Amy: I’ve played a few games online, but I can truthfully say I have never felt singled out or treated differently purely because of my gender
Kim: Sometimes you get the occasional nutter asking you: “why are you playing games when you’re a girl? Don’t you have a life? Don’t you have a boyfriend?” etc, but I just ignore it. I’ve turned my hobby for games in to my job now, so I’ve learnt to rise above it. I’m like one of the boys anyway, I’m really laid back and I love a beer, so I always blend in and if someone finds it hard to accept me I just PWN them!
What do you think of the Frag Dolls, and the image they portray?
Amy: I had never before heard of the Frag Dolls before. I checked out their website and after reading about what they do I think they definitely promote a good sense and image for girl gamers. Everything is about equality nowadays, so promoting awareness that girls do involve themselves in games isn’t a bad thing.
Carol: I like them and to be honest, I’d love to be part of the team. They represent gamer girls very well.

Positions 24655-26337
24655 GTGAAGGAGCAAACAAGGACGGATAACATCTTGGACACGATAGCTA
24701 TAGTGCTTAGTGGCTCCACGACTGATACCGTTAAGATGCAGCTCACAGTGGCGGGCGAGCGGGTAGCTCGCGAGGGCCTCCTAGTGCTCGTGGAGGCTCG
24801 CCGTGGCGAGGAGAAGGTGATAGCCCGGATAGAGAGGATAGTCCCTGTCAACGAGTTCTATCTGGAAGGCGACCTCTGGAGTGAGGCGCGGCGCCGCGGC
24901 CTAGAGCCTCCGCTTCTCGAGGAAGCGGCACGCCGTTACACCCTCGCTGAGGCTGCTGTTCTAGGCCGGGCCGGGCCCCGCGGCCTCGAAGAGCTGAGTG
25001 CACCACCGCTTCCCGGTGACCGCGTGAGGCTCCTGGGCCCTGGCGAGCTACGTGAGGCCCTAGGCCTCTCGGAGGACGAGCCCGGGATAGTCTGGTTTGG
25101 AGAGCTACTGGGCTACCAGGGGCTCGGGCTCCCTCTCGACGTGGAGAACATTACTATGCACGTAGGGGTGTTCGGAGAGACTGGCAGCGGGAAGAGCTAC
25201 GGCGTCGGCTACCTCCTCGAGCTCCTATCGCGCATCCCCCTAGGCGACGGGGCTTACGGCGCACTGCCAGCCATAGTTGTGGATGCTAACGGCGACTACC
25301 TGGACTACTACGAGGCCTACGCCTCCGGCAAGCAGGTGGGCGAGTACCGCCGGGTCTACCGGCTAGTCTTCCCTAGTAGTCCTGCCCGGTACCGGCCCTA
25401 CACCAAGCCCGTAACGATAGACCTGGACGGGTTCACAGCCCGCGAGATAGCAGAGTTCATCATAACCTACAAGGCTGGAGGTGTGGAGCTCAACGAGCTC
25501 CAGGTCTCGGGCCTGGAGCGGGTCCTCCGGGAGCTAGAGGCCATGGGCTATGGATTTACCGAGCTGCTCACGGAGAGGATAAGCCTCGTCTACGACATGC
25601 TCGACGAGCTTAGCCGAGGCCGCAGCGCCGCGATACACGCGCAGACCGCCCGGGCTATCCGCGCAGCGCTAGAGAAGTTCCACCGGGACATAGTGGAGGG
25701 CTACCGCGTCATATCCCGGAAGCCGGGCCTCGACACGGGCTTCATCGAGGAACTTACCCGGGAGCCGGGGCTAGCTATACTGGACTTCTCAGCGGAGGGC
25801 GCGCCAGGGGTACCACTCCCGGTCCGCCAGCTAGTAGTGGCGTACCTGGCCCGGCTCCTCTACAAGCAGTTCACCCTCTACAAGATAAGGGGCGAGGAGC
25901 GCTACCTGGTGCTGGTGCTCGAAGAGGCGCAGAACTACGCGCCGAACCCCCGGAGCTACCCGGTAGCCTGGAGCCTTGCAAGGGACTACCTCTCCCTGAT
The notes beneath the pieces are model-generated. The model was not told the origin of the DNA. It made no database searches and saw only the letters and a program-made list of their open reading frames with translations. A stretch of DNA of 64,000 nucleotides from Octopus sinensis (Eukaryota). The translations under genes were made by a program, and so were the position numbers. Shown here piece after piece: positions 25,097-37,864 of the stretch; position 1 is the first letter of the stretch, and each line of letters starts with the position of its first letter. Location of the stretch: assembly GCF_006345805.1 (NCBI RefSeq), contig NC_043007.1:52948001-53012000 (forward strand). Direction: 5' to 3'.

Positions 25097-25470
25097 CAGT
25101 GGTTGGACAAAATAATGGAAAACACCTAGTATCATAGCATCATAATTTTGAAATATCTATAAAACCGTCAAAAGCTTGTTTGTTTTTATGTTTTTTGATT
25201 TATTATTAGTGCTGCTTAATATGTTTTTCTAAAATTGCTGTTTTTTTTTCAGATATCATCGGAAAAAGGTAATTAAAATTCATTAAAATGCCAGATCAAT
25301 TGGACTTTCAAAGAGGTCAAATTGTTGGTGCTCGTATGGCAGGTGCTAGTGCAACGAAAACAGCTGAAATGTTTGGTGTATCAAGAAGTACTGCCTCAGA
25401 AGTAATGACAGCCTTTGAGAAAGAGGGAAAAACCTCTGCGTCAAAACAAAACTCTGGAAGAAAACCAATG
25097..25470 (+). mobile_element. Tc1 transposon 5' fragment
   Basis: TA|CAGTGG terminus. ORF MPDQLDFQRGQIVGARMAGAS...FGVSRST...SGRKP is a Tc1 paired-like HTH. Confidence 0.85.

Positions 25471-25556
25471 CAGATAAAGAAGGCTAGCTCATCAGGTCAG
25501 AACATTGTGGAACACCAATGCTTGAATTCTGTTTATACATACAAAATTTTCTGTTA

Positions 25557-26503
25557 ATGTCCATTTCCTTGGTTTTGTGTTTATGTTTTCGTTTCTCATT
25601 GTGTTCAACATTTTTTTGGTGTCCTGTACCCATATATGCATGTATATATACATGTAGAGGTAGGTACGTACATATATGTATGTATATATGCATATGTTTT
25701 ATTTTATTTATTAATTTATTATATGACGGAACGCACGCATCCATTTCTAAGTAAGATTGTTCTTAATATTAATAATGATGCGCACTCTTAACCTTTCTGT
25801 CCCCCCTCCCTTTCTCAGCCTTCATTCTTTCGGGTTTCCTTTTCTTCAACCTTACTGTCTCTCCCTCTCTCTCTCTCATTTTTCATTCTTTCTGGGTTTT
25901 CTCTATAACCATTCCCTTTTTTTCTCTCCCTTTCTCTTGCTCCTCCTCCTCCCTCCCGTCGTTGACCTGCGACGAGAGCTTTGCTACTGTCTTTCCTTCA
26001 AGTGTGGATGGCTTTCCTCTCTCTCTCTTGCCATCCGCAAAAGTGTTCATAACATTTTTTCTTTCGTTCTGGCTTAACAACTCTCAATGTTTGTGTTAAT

Jess: I’m conflicted over the Frag Dolls. They say they speak at game conferences on girl gaming and work towards encouraging girls to pick up video games. Yet at the same time, they are ultimately funded by UbiSoft, conveniently enough they all look pretty decent in those teeny Frag Doll t-shirts they have to wear. When you look at them, do you see them as a group that would inspire girls to try a video game, or do they look like a group of hot chicks UbiSoft shows around to sell games to the male majority of video gamers?
Kim: I’d never heard of them until now. Honestly, I’m not really in to the “girls for gaming” thing, because to me it is only emphasising the subject more, and creating an even bigger divide between genders. It’s also quite sexist. To me there only exists a “gaming community” – there is no such thing as a “girls gaming community” or a “boys gaming community”. It’s quite a cheesy website too! Sorry!
So there we have it, publishers, developers and the media cannot simply lump every games playing female into a box named “girl gamers” and expect it to fit. With such varying opinions, doing so would seem idiotic, yet some media outlets still do. Like Kim surmised perfectly “there is only a gaming community”, within that community there exists so many cultures, races and creeds. The person you play against or with is a gamer, the rest is irrelevant.
(Header image courtesy of derekprospero.com.)